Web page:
In a further aspect the invention provides a method for preparing a dried MPC or MPI, product comprising:

    • (a) providing an MPI or MPC having at least 70% dry matter as milk protein in aqueous solution/suspension;
    • (b) removing a 30–100% of calcium ions therein by a method chosen from at least one of (1) cation exchange on an ion exchanger in the sodium and/or potassium form (2) acidification to pH 4.6–6 with subsequent dialysis and/or ultrafiltration and/or diafiltration or (3) by addition of a chelating agent; and/or binding a proportion of calcium ions with a chelating agent;
    • (c) optionally mixing the product from step (b) with another milk solution while maintaining at least 30% calcium depletion; and
    • (d) drying to prepare a dried product.

The term “cold solubility” or “cold soluble” refers to the property a product which on reconstitution into a 5% w/v solution at 20° C. provides less than 5% sediment on centrifugation for 10 minutes at 700 g.

The term calcium ions is used broadly and includes ionic calcium and colloidal calcium unless the context requires otherwise.

In another aspect the invention provides a method for preparing a dried MPC or MPI, product comprising:

    • (a) providing an MPC or MPI, having at least 70% dry matter as milk protein in aqueous solution/suspension;
    • (b) removing 40–100% of calcium ions therein by a method chosen from at least one of (1) cation exchange on an ion exchanger in the sodium and/or potassium form, (2) acidification to pH 4.6–6 with subsequent dialysis and/or ultrafiltration and/or diafiltration or (3) by addition of a chelating agent; and/or binding a proportion of calcium ions with a chelating agent;
    • (c) optionally mixing the product from step (b) with another milk solution while maintaining the percentage calcium depletion in the range 40–100%; and
    • (d) drying to prepare a dried product.

In another aspect processes analogous to those of the first two aspects are used but the starting material is a milk-derived solution containing casein and whey proteins in which whey proteins comprise 5–60% of the protein.

In those embodiments in which calcium removal is by acidification and subsequent dialysis and/or ultrafiltration and/or diafiltration, the pH is adjusted to be in the range 4.6–6, preferably 4.8–5.5. The membrane chosen generally has a nominal molecular weight cut off of 10,000 Daltons or less. A preferred ultrafiltration membrane is a Koch S4 HFK 131 type membrane with a nominal molecular weight cut off at 10,000 Daltons. The adjustment of the pH may be made with any acid suitable for adjusting the pH of a food or drink eg, dilute HCl, dilute H2SO4, dilute acetic acid, dilute citric acid, preferably dilute citric acid.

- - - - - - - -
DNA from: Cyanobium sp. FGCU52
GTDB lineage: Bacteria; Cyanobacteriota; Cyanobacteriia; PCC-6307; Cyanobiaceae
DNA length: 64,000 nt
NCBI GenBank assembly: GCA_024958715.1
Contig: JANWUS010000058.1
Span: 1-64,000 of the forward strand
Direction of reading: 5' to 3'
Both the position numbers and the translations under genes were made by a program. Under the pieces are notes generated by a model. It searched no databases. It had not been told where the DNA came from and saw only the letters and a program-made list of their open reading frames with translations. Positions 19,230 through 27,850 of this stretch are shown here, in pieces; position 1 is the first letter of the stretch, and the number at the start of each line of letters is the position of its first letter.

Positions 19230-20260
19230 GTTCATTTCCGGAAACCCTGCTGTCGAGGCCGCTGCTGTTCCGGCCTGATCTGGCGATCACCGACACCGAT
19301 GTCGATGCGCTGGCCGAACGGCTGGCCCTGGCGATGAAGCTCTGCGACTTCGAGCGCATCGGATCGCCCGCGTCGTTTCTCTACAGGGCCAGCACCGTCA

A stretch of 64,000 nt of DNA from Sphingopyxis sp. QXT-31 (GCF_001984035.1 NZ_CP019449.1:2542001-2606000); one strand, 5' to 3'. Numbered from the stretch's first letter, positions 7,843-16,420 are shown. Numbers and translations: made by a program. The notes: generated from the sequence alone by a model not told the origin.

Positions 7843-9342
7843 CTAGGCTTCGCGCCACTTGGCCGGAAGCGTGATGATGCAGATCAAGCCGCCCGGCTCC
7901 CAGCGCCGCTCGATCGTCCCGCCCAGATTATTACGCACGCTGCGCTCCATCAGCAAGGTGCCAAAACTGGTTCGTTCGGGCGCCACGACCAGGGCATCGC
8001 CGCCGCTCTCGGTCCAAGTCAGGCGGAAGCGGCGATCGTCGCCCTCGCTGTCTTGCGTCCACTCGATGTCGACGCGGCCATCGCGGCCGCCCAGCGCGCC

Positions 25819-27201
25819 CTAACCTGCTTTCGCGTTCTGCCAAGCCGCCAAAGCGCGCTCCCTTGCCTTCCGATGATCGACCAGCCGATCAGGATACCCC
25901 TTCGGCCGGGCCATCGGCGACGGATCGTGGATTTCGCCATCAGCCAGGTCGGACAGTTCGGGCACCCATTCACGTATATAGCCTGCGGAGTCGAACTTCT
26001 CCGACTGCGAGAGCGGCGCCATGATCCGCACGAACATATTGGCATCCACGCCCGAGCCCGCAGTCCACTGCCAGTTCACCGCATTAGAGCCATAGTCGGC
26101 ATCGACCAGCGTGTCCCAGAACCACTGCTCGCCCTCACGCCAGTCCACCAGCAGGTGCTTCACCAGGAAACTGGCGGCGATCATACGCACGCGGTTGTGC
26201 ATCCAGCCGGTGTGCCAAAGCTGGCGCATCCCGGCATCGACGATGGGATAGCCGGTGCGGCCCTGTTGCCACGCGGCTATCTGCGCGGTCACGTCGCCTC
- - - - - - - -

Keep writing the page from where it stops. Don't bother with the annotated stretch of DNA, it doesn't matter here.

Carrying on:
When the calcium removal is by way of addition of a chelating agent, preferred chelating agents for use include citric acid, EDTA, food phosphates/polyphosphates, food acidulants, tartaric acid, citrates and tartrates. The preferred chelating agents are food acidulating agents. Preferably the chelating agents are used in conjunction with dialysis and/or ultrafiltration and diafiltration.

The preferred cation exchangers are based on resins bearing strongly acidic groups, preferably sulphonate groups.

A preferred strong acid cation exchange resin for use in this and other embodiments of the invention is IMAC HP 111 E manufactured by Rohm & Haas. This resin has a styrene divinylbenzene copolymer matrix. The functional groups are sulphonic acid groups that can be obtained in the Na+ form or alternatively converted to the K+ form. The use of the Na+ or K+ form is preferred.

By manipulating the pH and the choice of sodium or potassium or a mixture of both, it is possible to vary the flavour of the product. For some circumstances it will be useful also to provide micronutrient cations in addition to sodium or potassium.

One cation preferred for the use with sodium and/or potassium is magnesium.

The liquid product obtained at the end of step (d) or (c) may be dried by standard techniques including thermal falling film evaporation and spray drying. Drying may be preceded by dewatering.

The use of strong acid cation exchangers is preferred because with weakly acidic cation exchangers, phosphate is also removed which lowers the nutritional value of the product. The product has particular advantages at high percentage protein (eg 85%) in its relatively high solubility in cold water, milk and other aqueous solutions. This enables it to be stored in the dry form and then be reconstituted by addition of water then required for use in the liquid state. The reconstituted material does not sediment out in the same manner as occurs with dried MPC and MPI without calcium depletion at higher percentage protein after storage. This provides advantages not only in cheese manufacture but also in other applications.

In another aspect the invention provides a method for the manufacture of cheese using calcium-depleted MPC or MPI prepared by the method of these aspects of the invention. The advantages of higher protein concentration in cheese manufacture are obtained but the problem of formation of “nuggets” is avoided.

The MPC or MPI applied to the cation exchanger preferably has the a pH in the range 5.6–7.0, more preferably 5.6–6.2. Once the MPC or MPI has passed through the column, its pH increases. If it increases above 7.0, it will generally be adjusted to about 6.5–7.0 to make it more palatable.

Cation exchange is the preferred method for removing calcium.

In another embodiment the invention provides a 30–100% calcium depleted MPI or MPC powder having at least 70% by weight of protein. Throughout the range of calcium depletion the powders are useful for preparing nutritional drinks and have the advantage of superior solubility after storage relative to MPC or MPI powders which have no such calcium depletion particularly after storage.